Her pictures were all filled with new cars, clothes, and clubs. There was no reason for anyone to think they had to buy her a t-shirt because it would not make her more popular or famous like her, and she appeared to not even need to sell them to keep living the way she did. Users will not buy from you if you do not focus on genuine engagement with them and only serve as entertainment for them. What she could have done differently and what we as marketers can learn. All famous influencers who succeed in building a brand on social media, in my opinion, share one trait: they all have a specific niche that people understand and engage with.

For example, Ben Francis, the creator of GymShark, built a million-dollar sports brand and competed with big brands like Nike and Adidas because he created an Instagram account focused on fitness and engaged with people in his community with his brand. You must also develop your personality. Even if your account serves a business purpose, people prefer to interact with real people. Arii was a model, and most people couldn’t relate to her. Apart from her lifestyle photos, Anastasia, a small influencer and model, shares how difficult it was for her family to move from their country when she was a child and discusses how to take care of yourself and your skin while living on an island.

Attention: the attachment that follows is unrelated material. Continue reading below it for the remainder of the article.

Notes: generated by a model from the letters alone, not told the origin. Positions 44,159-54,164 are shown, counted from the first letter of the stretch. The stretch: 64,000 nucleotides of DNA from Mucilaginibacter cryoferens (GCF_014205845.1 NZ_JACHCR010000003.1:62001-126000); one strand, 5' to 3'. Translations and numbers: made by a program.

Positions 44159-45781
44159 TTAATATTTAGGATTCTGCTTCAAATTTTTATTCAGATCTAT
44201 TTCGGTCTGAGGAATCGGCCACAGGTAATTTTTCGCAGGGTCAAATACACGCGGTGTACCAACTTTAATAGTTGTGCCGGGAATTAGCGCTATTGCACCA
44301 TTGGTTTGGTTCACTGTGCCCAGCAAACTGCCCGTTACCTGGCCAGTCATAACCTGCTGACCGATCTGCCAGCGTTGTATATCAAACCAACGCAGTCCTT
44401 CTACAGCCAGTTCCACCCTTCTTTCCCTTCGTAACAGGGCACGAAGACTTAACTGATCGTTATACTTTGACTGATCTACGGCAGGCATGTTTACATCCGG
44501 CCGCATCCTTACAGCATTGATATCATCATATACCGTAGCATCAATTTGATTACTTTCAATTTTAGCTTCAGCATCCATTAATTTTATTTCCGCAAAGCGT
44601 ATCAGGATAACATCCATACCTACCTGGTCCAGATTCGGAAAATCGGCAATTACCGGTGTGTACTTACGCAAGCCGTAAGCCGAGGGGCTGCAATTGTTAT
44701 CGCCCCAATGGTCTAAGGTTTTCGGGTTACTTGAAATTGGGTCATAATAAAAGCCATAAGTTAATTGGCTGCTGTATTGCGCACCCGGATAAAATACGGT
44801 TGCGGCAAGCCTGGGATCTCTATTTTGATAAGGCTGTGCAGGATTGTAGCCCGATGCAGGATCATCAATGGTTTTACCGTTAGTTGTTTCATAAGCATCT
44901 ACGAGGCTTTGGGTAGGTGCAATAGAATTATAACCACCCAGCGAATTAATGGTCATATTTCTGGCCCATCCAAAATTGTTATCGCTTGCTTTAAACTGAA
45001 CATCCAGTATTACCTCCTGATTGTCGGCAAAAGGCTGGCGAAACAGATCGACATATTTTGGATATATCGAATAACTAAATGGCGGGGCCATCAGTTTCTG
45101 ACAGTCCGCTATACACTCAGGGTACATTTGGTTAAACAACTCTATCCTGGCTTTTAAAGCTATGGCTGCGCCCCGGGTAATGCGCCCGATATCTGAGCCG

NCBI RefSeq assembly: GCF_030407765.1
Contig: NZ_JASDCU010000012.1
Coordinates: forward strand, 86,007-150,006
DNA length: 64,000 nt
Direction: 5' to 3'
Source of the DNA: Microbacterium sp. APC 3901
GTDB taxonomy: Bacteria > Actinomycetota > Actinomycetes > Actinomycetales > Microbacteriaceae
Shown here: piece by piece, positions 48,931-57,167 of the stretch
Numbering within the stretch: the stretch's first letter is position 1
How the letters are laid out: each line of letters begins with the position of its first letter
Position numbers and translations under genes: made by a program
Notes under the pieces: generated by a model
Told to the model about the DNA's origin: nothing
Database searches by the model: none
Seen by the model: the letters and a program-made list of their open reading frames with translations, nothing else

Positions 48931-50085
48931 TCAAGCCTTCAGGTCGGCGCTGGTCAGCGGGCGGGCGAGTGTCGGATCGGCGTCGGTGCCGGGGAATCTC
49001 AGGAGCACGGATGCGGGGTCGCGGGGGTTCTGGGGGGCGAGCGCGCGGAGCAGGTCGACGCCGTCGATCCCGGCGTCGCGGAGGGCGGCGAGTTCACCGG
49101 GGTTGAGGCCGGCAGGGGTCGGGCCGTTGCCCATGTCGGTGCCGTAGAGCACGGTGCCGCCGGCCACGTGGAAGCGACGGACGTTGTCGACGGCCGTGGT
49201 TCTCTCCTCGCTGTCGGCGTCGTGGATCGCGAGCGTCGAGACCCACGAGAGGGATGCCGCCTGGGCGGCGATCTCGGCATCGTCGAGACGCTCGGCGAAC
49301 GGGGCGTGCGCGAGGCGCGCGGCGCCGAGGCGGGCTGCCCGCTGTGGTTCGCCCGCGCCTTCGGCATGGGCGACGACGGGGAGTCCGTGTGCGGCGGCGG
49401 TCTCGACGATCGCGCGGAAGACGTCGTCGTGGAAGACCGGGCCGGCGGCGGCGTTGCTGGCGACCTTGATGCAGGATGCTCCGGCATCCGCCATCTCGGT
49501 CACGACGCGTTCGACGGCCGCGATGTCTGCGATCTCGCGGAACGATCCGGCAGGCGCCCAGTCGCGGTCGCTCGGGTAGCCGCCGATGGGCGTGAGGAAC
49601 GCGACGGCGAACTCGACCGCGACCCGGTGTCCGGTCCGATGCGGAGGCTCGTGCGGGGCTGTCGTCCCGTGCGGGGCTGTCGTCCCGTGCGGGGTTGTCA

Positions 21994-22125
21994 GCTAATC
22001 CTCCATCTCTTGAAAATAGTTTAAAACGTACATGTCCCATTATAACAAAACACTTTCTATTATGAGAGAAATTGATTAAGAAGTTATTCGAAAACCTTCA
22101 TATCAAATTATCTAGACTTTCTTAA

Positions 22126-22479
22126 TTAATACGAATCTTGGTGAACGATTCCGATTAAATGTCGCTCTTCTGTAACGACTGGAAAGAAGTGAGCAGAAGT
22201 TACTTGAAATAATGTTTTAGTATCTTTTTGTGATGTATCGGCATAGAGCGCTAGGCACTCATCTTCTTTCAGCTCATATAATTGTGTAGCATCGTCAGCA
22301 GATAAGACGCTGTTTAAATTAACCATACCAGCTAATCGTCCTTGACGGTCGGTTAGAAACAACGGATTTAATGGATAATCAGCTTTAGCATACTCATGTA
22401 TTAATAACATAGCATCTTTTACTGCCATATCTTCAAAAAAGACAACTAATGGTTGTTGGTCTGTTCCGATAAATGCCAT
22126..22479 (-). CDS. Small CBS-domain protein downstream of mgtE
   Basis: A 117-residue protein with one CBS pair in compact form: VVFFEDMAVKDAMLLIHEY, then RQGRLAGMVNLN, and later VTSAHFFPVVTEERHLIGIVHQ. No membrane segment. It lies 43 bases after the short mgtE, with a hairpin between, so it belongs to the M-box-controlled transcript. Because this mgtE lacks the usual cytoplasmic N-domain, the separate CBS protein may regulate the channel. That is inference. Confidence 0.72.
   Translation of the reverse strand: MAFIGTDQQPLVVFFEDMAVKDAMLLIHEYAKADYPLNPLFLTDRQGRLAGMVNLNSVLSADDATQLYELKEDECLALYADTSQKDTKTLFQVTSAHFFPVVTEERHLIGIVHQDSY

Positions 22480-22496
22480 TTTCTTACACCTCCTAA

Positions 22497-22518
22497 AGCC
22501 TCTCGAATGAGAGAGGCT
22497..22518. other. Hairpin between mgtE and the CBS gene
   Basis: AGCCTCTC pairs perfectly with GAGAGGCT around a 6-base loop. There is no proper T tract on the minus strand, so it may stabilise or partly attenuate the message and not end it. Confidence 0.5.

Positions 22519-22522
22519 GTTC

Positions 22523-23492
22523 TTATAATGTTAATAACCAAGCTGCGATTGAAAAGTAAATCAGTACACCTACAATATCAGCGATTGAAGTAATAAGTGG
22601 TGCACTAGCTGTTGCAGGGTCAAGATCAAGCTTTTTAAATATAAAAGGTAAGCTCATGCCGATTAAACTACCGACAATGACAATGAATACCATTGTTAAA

She created a brand based on what people liked about her: skin care products and advice, as well as swimwear, which makes sense given what her Instagram is about.

Millions of followers are not the same as millions of fans. People will follow you for thousands of reasons if you do not create a brand with a purpose, and you will not have a specific product to sell. Before you begin anything, consider why people are interested in you and how you can use that to your advantage. Users are also consumers; they are not stupid. Don’t think that just because you have something to sell means that people will buy it. You must give them a reason to exist.

Finally, as I previously stated, influencers are dying. People no longer want to follow millionaires who live glamorous lives. They want real people who share their problems. They won’t buy you anything if you don’t understand them.

Hi, I’m Garima and I write about life experiences. I have several books available on Amazon. Check them out today! Any purchases or KDP reads will be greatly appreciated. If you like my books, do leave a review. Here’s my author page on Amazon –


3 Comments Add yours

  1. sicetnon3 says:

    There is enough to go around . We live in a universe of abundance

    Liked by 1 person

  2. Nicole Smith says:

    I prefer real people living real lives over fake unattainable stuff.

    Liked by 1 person

    1. GS says:

      Me too, Nicole.